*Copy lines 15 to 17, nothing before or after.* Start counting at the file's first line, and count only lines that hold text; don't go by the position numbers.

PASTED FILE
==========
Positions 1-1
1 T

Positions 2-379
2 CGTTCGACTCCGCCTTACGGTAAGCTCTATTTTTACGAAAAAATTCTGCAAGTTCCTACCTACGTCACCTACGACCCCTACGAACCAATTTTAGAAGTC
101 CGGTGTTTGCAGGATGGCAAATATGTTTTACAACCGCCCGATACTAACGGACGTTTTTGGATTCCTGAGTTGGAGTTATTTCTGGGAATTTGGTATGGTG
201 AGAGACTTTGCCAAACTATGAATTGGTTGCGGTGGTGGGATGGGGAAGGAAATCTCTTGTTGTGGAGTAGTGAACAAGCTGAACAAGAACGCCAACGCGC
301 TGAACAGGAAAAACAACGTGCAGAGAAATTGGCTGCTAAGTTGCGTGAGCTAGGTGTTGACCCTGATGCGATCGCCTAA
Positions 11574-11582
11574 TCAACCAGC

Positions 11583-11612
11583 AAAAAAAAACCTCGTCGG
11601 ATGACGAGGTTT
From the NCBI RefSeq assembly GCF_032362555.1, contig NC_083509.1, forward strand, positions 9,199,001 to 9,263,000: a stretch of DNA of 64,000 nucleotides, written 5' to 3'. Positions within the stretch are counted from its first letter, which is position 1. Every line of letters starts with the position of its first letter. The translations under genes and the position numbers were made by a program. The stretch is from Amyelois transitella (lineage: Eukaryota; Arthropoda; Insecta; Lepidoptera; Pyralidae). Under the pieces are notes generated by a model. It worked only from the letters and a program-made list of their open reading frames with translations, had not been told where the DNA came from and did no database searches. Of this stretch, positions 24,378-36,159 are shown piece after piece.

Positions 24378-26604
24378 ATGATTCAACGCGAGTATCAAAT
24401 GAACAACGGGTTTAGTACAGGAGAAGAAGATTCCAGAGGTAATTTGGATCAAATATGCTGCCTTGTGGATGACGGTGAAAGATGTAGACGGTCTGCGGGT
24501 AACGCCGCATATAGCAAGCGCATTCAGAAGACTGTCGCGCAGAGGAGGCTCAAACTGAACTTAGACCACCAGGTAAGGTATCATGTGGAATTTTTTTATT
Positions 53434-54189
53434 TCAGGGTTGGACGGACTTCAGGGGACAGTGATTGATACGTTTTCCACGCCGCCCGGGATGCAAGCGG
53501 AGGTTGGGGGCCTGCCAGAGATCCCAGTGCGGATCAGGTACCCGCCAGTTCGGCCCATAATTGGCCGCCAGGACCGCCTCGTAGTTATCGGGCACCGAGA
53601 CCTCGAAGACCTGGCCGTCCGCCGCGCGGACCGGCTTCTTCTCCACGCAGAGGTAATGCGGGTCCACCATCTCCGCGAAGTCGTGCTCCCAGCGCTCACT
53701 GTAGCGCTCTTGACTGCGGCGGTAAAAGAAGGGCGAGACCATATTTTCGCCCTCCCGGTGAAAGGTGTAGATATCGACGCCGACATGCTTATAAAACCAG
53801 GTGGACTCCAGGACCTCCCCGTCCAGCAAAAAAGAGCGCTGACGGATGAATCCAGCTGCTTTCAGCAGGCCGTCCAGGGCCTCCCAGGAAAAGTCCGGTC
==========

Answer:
24378 ATGATTCAACGCGAGTATCAAAT
24401 GAACAACGGGTTTAGTACAGGAGAAGAAGATTCCAGAGGTAATTTGGATCAAATATGCTGCCTTGTGGATGACGGTGAAAGATGTAGACGGTCTGCGGGT
24501 AACGCCGCATATAGCAAGCGCATTCAGAAGACTGTCGCGCAGAGGAGGCTCAAACTGAACTTAGACCACCAGGTAAGGTATCATGTGGAATTTTTTTATT